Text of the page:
We need to talk about projections

I’m currently at Santa Fe Opera for the first time. I love it: both the city and the festival are beautiful. I saw Rimsky-Korsakov’s The Golden Cockerel (a rarity, at least in this part of the world) on Wednesday evening. It was colorful and entertaining and beautifully sung. But one element of the production fell flat: the projections. And I realized this is a pattern. Don Giovanni at San Francisco Opera had problems that were caused—or at least exacerbated—by the use of projections. Even the charming Jun Kaneko Magic Flute has issues.

Jun Kaneko’s Magic Flute at San Francisco Opera. Photo: Cory Weaver

I get why projections appeal so much to directors. They allow settings to be completely transformed quickly. They can move, unlike painted walls. They can show a characters’ thoughts or dreams without awkward appearances by three-dimensional dancers or ghosts.

They also have inherent limitations. They are not interactive (unless you invest significant additional effort to make them so), so they don’t give singers something to do. They encourage an abstractness of setting that makes acting difficult. (In my experience, projections are rarely used to simply create a specific time and place.) They allow directors to jump from one image to another without fully developing their ideas.

The biggest problem in all of this is the effect on the singers’ acting. Singers already face a huge challenge compared to actors in straight theater: they are often alone on stage for long stretches of time, with little text to deliver. A good way to deal with this is to find things to do that are motivated by the words, (music,) character, and setting. To steal an example from Stella Adler: If Nora in A Doll’s House must prepare for Christmas in nineteenth-century Norway, there are a thousand little tasks she needs to complete. She is helped by the presence of a tree, packages, decorations, and so forth. But if a director decides that projections can replace a physical set and props, what does she do? If the director also makes the setting vague—it’s an aesthetic rather than a time and place—she has even fewer clues. It will be hard for her not to be boring. Opera has music to make stillness more interesting, but it doesn’t eliminate the need for good, naturalistic acting.

Jacopo Spirei’s Don Giovanni at San Francisco Opera. Photo: Cory Weaver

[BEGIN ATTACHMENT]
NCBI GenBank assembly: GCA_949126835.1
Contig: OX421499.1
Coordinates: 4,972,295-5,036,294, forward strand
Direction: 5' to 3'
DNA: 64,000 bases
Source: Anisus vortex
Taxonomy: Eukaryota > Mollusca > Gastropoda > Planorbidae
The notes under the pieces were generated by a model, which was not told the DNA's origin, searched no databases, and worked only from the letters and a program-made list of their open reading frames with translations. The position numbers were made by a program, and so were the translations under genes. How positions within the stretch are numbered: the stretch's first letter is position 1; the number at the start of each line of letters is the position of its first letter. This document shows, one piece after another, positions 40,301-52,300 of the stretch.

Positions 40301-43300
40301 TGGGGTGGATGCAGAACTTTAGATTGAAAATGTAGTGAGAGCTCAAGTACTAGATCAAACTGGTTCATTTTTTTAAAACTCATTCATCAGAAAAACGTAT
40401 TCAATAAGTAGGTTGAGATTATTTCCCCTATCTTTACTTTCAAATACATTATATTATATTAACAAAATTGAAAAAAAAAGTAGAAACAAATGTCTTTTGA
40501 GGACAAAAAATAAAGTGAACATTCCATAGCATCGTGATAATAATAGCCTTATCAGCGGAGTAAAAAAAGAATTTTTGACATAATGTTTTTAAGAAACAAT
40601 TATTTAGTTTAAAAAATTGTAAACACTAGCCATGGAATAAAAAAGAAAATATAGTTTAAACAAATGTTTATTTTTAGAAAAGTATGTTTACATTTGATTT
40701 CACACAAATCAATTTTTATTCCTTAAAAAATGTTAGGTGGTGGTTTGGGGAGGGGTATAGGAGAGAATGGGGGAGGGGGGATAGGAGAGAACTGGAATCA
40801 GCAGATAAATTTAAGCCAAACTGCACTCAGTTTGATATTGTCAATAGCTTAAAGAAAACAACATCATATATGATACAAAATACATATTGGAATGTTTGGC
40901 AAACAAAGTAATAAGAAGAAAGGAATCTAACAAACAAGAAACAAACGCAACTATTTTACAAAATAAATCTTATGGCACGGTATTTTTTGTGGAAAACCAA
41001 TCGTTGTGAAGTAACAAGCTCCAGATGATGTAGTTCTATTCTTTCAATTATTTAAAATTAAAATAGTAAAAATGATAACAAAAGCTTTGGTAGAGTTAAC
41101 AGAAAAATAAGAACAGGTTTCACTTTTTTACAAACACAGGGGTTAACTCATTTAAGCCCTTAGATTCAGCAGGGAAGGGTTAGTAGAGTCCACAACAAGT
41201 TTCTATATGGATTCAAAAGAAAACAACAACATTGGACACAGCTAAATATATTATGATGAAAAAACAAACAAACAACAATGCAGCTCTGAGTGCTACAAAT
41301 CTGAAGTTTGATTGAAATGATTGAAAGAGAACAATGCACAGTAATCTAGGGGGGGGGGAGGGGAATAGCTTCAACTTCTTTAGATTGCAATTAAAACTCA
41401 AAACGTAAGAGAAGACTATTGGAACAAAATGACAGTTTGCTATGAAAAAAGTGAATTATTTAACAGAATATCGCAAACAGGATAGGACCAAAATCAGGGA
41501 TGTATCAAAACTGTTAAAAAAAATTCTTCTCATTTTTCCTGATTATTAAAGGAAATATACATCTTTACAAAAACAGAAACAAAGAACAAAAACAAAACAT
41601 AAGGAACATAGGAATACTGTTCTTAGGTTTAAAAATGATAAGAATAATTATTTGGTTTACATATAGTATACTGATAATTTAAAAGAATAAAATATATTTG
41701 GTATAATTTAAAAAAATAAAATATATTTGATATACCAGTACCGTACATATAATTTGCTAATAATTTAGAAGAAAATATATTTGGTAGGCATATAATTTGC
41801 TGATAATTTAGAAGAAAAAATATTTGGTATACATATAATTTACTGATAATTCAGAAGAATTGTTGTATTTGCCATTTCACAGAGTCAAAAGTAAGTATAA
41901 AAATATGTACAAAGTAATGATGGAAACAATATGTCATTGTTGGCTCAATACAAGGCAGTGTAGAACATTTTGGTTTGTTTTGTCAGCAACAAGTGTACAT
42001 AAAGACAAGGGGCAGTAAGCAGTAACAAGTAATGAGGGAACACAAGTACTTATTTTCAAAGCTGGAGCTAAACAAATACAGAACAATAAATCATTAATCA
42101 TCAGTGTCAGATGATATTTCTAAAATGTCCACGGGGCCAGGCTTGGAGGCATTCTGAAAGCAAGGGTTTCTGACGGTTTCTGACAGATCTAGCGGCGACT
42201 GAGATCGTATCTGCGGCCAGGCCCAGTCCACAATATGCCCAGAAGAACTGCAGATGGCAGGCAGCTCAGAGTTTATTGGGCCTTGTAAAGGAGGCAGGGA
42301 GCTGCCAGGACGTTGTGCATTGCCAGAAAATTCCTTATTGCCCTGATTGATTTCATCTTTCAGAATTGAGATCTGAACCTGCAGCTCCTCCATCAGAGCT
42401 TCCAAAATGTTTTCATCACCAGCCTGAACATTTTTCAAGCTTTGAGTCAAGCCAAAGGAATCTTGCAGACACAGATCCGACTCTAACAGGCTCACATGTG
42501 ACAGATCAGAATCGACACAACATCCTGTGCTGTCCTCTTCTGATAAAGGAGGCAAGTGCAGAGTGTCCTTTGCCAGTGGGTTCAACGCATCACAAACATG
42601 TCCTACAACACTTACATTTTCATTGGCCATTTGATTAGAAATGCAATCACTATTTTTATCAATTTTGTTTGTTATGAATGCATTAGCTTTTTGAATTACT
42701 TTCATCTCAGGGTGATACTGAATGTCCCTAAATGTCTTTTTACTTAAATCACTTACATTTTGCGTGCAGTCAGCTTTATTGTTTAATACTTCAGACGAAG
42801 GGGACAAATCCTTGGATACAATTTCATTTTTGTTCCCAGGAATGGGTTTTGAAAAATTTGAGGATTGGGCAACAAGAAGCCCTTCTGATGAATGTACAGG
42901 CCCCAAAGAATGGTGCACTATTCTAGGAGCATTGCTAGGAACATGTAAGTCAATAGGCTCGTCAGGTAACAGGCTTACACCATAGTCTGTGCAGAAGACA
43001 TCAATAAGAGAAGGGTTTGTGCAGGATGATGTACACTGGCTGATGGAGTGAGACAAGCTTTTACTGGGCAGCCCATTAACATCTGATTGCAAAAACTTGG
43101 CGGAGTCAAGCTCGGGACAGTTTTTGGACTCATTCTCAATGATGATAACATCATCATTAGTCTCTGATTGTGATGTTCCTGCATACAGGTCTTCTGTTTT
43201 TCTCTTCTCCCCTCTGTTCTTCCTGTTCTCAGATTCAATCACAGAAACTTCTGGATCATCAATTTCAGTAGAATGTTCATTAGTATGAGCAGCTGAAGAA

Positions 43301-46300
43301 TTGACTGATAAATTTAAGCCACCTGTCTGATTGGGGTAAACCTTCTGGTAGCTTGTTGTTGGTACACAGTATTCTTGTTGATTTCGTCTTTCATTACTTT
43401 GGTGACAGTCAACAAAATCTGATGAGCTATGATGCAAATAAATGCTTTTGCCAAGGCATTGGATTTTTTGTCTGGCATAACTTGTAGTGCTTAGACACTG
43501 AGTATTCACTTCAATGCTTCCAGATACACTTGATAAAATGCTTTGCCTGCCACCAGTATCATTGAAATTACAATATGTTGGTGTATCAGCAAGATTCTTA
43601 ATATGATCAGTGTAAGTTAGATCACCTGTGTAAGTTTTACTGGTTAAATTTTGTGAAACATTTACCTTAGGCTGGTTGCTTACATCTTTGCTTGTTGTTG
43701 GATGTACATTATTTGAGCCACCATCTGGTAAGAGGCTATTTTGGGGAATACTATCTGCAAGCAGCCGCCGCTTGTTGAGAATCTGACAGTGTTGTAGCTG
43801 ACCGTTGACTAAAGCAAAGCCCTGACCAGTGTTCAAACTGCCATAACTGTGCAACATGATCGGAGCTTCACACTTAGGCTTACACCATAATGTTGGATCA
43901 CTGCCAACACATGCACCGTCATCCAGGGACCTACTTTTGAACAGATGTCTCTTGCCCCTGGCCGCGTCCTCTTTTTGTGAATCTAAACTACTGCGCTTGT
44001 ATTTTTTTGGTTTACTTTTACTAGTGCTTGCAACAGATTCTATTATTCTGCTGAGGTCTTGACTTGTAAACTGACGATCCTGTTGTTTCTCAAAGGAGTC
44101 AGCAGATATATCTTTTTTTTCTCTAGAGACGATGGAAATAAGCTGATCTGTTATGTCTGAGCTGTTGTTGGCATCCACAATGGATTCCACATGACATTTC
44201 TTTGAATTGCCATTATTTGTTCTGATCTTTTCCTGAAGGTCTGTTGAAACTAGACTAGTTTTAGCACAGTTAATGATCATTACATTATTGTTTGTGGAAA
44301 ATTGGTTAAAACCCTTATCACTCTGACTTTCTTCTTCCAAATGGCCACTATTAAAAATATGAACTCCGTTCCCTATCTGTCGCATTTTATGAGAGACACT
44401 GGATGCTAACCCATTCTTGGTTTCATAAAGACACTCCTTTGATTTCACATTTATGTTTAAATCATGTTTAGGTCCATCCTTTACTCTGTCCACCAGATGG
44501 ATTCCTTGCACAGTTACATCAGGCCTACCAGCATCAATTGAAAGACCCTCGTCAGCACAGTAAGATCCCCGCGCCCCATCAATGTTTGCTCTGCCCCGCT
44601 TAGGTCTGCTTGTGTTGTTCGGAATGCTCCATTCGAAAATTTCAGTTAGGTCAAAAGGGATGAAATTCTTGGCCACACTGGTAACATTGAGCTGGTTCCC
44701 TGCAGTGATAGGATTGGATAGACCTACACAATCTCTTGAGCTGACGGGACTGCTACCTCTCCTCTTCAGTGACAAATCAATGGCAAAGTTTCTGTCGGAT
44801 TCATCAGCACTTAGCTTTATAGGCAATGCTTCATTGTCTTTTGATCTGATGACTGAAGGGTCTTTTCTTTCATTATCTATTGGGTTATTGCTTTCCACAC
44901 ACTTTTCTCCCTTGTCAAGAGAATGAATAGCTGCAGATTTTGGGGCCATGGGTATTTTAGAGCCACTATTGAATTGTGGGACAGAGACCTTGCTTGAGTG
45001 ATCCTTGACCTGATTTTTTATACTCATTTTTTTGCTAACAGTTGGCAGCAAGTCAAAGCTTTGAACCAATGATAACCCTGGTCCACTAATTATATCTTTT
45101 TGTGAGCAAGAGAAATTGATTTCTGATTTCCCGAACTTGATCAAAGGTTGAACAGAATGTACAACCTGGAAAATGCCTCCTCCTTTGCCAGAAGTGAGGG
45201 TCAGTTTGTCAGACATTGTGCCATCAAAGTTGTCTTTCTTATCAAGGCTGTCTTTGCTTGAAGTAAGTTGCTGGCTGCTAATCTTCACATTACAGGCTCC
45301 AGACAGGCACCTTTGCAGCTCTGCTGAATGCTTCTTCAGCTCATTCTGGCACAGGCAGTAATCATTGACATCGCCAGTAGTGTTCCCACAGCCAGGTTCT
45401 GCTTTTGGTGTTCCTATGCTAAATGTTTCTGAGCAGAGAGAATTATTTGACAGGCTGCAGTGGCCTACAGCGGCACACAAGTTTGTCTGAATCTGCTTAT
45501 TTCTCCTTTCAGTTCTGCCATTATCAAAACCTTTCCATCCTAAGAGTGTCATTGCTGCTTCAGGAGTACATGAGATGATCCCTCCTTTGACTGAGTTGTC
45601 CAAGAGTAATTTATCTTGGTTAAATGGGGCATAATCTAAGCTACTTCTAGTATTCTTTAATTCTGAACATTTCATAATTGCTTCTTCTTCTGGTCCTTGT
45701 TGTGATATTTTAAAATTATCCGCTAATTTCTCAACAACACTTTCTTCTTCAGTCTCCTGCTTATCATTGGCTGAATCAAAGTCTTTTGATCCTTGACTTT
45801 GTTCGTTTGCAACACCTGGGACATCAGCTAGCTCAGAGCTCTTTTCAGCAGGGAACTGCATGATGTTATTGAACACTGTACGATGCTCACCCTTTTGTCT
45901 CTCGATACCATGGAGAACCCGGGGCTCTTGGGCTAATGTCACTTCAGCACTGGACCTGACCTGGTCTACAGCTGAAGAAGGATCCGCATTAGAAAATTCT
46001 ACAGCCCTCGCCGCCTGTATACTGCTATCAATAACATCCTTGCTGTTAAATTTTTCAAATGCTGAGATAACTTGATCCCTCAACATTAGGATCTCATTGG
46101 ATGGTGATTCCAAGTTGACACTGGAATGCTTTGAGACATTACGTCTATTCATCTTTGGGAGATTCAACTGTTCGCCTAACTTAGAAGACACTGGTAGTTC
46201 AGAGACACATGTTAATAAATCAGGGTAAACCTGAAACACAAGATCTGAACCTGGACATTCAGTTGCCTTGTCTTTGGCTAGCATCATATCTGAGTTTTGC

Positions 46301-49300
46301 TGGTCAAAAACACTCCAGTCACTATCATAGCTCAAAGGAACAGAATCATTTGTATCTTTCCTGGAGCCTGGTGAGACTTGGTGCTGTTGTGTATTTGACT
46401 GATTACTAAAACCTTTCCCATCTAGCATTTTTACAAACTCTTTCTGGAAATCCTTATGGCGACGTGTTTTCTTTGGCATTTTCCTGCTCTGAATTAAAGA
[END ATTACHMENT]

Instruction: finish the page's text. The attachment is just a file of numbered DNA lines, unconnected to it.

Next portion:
Let’s explore where some of the productions I mentioned above went wrong. The Magic Flute is the simplest case: there was simply nothing for the singers to interact with. The result was static blocking and unmotivated actions. Jacopo Spirei’s Don Giovanni showed a clearer case of projection abuse. The giant faces on the screens distracted from the action onstage, and the screens themselves got in the way of the Commendatore making a dramatic entrance. In the final scene, Don Giovanni got “trapped” in the screens/mirrors. The whole concept was muddled and frankly laughable. Paul Curran’s The Golden Cockerel didn’t fail so spectacularly, but the comedy derived from the one physical set piece (a giant throne) made me yearn for what might have been if the rest hadn’t been projected. Making the eponymous golden cockerel a projection was also a mistake—no matter how you design it, a two-dimensional bird pecking a character to death is unconvincing.

To be clear: I am not condemning the use of projections. They just need to be used well. The Metropolitan Opera 50th Anniversary Gala deftly used a mixture of projected and real set elements to switch between operas (and therefore settings) every few minutes. Berkeley Opera (now West Edge Opera) deployed clever projections in their Don Giovanni. In the video below, you can see why their approach is so successful. The projections are (or at least pretend to be) responding the Leporello’s taps on his smartphone. And they serve a clear purpose: illustrating numbers so large they are difficult to imagine!

Opera could also learn something from the way straight plays make use of projections. Robert Lepage directs both plays and operas, but his most successful use of projections is in a play: the mind-bending Needles and Opium. On a rotating cube, collapsible furniture combines with precise images to create clear settings: a dingy hotel room, a hypnotist’s office, the alley behind a jazz club. The projections are used symbolically, as well (e.g., the beloved woman’s face appears in the silhouettes cast by a character’s hands), but subtly. For another tactic, see Edward II at the National Theater in London or Torquato Tasso at the Residenztheater in Munich. Both had action take place offstage (or in not-visible-to-the-audience portions of the stage), filmed and projected live. This was particularly effective because both were driven by meta-theatrical concepts that tried to blur the line between performance and reality. Opera seems particularly suited to the show-what-you-can’t-see-onstage approach, given that there are built-in overtures and interludes. (Surely a concept where additional projected action adds to the drama is preferable to, say, projecting oversized faces that whole time. I am looking at you, Metropolitan Opera Faust.)

What do you think about the trend towards using projections more in opera stagings? Have you seen projections used particularly well or badly?

1 thought on “We need to talk about projections”

  1. The Cincinnati Opera recently concluded their season with a new production of the Magic Flute in which the stage set was 100% (and I DO mean 100%) projected. I attended a performance and was completely blown away in the best sense of the phrase. I’ve seen many Magic Flute productions over the years in several major opera houses, and I can attest that this was by far the most exciting, most engaging production I’ve ever seen. Here is a one-minute clip of it on YouTube:

Comments are closed.